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The Post-2015 Development Agenda places great emphasis on measurement and monitoring progress of the post-2015 targets, stressing the need for ‘a data revolution' for sustainable development, with a new international initiative to improve the quality of statistics and information available to citizens and governments. Similarly, there is growing recognition of the potential of longitudinal research to contribute evidence for policy, insofar as it facilitates understanding of the dynamic nature of children's development and of the diverse processes that shape their outcomes over time. Thus, there is considerable interest in establishing new longitudinal cohort studies in developing countries.

Through a series of activities, including hosting an international conference, this work seeks to share latest findings emerging from different longitudinal studies and to explore what the next generation of knowledge from longitudinal studies will look like. It will identify how cohort studies can uniquely contribute to the most important current areas for policy and research, and to identify gaps in our knowledge. It will explore the desirability and feasibility of co-production of a methodological toolkit for cohort studies and an off-the-shelf module on young people for use in nationally representative household surveys and develop further substantive papers based on findings that are common to all or most participants at the international conference. The work will share lessons on the practice of longitudinal studies and explore the determinants of their local ownership and sustainability, as well as explore the possibility of developing an expanded community of practice.

The Post-2015 Development Agenda places great emphasis on measurement and monitoring progress of the post-2015 targets, stressing the need for ‘a data revolution' for sustainable development, with a new international initiative to improve the quality of statistics and information available to citizens and governments. Similarly, there is growing recognition of the potential of longitudinal research to contribute evidence for policy, insofar as it facilitates understanding of the dynamic nature of children's development and of the diverse processes that shape their outcomes over time. Thus, there is considerable interest in establishing new longitudinal cohort studies in developing countries.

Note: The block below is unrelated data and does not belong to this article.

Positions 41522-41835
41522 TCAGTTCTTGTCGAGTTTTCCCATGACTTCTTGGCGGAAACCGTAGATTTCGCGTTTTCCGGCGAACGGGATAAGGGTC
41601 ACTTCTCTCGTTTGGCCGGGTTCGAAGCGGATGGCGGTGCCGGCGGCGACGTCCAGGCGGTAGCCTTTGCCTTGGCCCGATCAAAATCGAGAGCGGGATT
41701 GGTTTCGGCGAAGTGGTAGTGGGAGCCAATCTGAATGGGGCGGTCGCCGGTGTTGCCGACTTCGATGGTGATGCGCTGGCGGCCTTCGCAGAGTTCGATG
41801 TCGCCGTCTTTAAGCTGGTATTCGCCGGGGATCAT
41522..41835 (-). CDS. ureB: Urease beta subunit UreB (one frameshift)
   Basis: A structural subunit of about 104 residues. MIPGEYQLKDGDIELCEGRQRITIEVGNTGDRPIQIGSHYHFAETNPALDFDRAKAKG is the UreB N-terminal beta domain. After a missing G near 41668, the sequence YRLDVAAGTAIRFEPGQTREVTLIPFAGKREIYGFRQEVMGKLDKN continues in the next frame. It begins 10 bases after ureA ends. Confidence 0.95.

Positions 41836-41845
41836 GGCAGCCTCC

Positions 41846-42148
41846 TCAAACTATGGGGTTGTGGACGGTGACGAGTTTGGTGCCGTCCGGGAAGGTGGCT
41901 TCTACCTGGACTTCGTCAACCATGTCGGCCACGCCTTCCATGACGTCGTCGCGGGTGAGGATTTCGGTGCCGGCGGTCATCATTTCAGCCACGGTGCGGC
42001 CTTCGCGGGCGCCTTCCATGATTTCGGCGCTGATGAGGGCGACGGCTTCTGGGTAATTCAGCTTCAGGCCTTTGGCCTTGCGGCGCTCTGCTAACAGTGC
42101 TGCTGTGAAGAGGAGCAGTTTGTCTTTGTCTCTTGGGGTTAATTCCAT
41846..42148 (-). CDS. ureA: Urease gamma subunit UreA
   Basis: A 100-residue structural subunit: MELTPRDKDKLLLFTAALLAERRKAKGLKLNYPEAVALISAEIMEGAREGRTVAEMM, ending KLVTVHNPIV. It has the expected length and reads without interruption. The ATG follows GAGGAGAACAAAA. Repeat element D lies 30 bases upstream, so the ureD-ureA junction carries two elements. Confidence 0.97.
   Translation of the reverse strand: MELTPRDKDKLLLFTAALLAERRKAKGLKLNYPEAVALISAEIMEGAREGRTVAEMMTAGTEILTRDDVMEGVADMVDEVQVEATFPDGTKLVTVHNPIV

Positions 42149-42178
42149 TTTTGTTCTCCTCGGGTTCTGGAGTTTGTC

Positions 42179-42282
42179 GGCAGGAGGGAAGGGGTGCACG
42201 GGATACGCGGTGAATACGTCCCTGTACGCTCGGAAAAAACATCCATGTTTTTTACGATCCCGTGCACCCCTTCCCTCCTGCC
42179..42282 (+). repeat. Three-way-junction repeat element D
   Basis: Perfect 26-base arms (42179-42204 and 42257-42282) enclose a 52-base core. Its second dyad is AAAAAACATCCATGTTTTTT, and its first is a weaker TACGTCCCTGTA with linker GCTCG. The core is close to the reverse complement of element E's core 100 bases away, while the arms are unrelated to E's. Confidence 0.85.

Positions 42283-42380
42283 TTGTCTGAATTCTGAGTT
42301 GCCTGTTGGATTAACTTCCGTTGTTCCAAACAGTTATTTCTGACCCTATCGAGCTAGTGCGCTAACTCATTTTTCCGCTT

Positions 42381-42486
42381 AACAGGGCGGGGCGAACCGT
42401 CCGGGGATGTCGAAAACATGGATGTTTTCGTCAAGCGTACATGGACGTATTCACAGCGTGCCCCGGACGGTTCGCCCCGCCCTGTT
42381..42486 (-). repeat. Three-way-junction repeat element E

Through a series of activities, including hosting an international conference, this work seeks to share latest findings emerging from different longitudinal studies and to explore what the next generation of knowledge from longitudinal studies will look like. It will identify how cohort studies can uniquely contribute to the most important current areas for policy and research, and to identify gaps in our knowledge. It will explore the desirability and feasibility of co-production of a methodological toolkit for cohort studies and an off-the-shelf module on young people for use in nationally representative household surveys and develop further substantive papers based on findings that are common to all or most participants at the international conference. The work will share lessons on the practice of longitudinal studies and explore the determinants of their local ownership and sustainability, as well as explore the possibility of developing an expanded community of practice.

LATEST PUBLICATIONS

This working paper presents findings from the analyses of two different observational studies of caregiver-pre-adolescent and caregiver-adolescent dyads.

AUTHOR(S)

Sachin De Stone; Franziska Meinck; Lorraine Sherr; Lucie Cluver; Jenny Doubt; Frederick Mark Orkin; Caroline Kuo; Amogh Sharma; Imca Hensels; Sarah Skeen; Alice Redfern; Mark Tomlinson
Tackling inequities in children’s outcomes matters both from a moral perspective, and because of persuasive social and economic arguments. Reducing inequity in children’s outcomes requires tackling structural and social issues.

 

Michael Marmot; Ruth Bell; Angela Donkin
This paper describes the outcomes of an expert consultation on the Structural Determinants of Child Wellbeing. The participants discussed the underlying causes of child well-being and aimed to develop an initial framework for considering the impact of structural factors on children’s lives.

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Project team

Prerna Banati


Related Innocenti Projects

2016-2017

Longitudinal research for children


2014-2015

Life course

PROJECTS ARCHIVE